HENRICO COUNTY, Va. -- State and national construction industry leaders toured a Henrico County school Wednesday to highlight the work it is doing to address what they say is a nationwide industry issue: a worker shortage.
"Nationally, there were 385,000 open positions at the end of July," said Ken Simonson, Chief Economist for the Associated General Contractors of America (AGC) as he revealed the results of his association's yearly survey of its members. "The results of this year's workforce survey highlights significant shortcomings in the nation's approach to preparing workers for careers in construction. 96% of Virginia firms report that they have open positions they are trying to fill higher than the national average. Which is an already starting any high of 88%."
Simonson said one of the reasons is that most job candidates that apply do not have the qualifications to be hired. He said AGC is pushing federal lawmakers to invest more money into career and technical education, expand Pell Grants to students in those fields, and change immigration laws to allow more people with the skills needed in construction to enter the country lawfully.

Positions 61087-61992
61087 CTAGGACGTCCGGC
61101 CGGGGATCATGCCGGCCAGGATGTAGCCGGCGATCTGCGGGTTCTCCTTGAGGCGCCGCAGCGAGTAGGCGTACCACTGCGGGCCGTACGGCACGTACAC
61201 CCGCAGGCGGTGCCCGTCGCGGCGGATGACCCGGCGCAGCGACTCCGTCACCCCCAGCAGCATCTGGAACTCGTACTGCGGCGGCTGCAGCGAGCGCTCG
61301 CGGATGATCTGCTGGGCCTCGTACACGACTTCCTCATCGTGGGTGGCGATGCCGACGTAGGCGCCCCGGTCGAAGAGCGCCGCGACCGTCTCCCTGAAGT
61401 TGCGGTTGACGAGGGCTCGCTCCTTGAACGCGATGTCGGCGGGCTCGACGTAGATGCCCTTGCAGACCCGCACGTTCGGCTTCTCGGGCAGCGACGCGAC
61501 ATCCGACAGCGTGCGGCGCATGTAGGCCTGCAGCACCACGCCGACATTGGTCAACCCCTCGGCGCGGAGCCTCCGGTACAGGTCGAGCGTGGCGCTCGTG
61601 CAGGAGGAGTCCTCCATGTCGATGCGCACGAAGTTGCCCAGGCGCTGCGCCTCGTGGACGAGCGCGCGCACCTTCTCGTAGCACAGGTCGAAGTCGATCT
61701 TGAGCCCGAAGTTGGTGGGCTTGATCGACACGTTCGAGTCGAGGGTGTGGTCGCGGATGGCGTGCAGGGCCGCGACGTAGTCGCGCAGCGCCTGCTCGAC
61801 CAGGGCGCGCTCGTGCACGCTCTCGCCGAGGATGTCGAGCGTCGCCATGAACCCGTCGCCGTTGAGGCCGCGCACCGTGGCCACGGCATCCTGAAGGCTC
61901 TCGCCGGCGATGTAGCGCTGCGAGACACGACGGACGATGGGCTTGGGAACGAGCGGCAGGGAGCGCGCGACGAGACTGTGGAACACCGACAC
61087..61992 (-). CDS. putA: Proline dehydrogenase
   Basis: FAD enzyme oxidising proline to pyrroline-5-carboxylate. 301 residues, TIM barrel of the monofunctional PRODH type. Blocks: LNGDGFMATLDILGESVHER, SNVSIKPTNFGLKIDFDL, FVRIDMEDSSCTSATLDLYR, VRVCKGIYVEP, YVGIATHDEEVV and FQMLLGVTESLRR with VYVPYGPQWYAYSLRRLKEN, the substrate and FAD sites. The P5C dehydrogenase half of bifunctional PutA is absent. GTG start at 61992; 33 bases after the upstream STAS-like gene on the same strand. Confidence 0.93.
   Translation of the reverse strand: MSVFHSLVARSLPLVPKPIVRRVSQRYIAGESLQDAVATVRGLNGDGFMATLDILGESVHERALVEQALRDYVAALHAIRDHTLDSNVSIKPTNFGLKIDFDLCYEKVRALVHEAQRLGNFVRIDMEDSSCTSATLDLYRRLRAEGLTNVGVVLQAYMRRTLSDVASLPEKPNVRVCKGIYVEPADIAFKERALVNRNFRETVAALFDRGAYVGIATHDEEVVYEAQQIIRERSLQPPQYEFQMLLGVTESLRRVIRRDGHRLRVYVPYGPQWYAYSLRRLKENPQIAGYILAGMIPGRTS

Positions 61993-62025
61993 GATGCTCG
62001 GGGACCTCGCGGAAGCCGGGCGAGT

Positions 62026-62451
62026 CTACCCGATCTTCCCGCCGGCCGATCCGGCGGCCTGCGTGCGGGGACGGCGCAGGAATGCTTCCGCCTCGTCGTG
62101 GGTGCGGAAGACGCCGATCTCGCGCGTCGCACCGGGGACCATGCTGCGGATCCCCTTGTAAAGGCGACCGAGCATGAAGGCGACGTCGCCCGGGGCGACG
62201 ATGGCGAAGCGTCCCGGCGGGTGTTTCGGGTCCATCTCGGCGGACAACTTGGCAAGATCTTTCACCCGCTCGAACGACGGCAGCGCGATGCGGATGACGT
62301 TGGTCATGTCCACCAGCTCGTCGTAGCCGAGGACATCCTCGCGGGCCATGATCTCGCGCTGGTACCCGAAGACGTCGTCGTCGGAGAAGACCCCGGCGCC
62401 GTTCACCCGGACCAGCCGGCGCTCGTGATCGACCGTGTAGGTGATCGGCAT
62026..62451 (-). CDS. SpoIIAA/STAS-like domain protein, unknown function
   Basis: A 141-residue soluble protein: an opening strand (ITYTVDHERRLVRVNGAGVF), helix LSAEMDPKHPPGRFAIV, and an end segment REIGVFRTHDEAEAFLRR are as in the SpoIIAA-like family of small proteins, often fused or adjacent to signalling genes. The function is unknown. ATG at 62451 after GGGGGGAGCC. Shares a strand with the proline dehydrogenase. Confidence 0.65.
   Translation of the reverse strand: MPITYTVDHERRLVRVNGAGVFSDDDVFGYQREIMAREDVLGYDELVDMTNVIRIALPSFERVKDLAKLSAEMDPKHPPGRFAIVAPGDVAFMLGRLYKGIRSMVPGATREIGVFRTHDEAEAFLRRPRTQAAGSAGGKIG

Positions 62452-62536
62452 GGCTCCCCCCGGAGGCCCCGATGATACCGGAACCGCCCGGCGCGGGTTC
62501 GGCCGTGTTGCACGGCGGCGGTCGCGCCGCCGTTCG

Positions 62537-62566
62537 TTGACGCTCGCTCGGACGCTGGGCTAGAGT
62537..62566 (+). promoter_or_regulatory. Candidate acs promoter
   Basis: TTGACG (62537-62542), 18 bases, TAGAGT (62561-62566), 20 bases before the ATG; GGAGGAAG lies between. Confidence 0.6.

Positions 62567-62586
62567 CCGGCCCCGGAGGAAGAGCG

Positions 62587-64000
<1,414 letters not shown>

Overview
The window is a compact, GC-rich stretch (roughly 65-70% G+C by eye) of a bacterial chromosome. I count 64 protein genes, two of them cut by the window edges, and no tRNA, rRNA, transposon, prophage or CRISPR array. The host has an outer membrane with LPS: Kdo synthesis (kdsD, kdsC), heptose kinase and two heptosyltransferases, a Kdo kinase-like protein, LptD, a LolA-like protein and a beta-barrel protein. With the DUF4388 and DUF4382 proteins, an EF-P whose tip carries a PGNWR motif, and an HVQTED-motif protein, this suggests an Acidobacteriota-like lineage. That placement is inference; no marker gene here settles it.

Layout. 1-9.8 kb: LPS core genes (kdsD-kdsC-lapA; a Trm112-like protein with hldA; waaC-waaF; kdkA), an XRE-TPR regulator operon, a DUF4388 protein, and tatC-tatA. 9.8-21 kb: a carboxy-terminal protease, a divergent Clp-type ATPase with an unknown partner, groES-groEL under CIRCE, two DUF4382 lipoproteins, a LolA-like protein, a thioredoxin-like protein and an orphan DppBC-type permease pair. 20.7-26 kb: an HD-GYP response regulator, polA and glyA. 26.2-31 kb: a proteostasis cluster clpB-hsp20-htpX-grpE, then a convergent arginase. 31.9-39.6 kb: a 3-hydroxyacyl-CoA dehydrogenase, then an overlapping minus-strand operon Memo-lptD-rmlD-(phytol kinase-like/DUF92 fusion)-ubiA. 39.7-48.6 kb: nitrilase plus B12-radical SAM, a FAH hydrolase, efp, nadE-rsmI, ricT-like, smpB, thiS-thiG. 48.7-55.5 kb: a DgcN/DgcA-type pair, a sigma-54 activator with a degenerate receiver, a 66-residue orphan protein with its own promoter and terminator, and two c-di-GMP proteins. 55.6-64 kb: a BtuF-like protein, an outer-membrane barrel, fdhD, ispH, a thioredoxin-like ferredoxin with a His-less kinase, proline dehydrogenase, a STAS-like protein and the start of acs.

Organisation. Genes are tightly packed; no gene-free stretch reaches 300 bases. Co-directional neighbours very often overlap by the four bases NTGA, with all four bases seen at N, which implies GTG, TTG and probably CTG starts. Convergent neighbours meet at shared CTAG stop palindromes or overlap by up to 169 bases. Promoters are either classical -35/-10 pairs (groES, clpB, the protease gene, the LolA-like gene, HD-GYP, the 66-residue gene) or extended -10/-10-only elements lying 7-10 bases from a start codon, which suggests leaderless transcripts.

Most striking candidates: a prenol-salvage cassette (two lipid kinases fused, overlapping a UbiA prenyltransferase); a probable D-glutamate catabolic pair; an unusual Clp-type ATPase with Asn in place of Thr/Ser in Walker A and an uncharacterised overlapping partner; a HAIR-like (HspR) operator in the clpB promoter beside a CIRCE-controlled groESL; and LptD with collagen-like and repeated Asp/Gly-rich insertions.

"The bottom line is we need to do a better job as a nation preparing future workers for the many high paying career opportunities that exist in this and many other industries. Henrico County Public Schools are showing how that can be done," added Simonson.
He and other AGC members toured The Advanced Career Education, or ACE, Center at Highland Springs, one of three technical schools in the county and one of two (the other being Hermitage) undergoing an expansion to double the program's capacity as part of a $54-million investment.
"For years, we've turned away so many students through the years, because we just didn't have a place for them," said BJ Crowder, Assistant Director of Workforce and Career Development at Henrico County Public Schools, who said the current programs at the three schools between 1,500-2,000 students.
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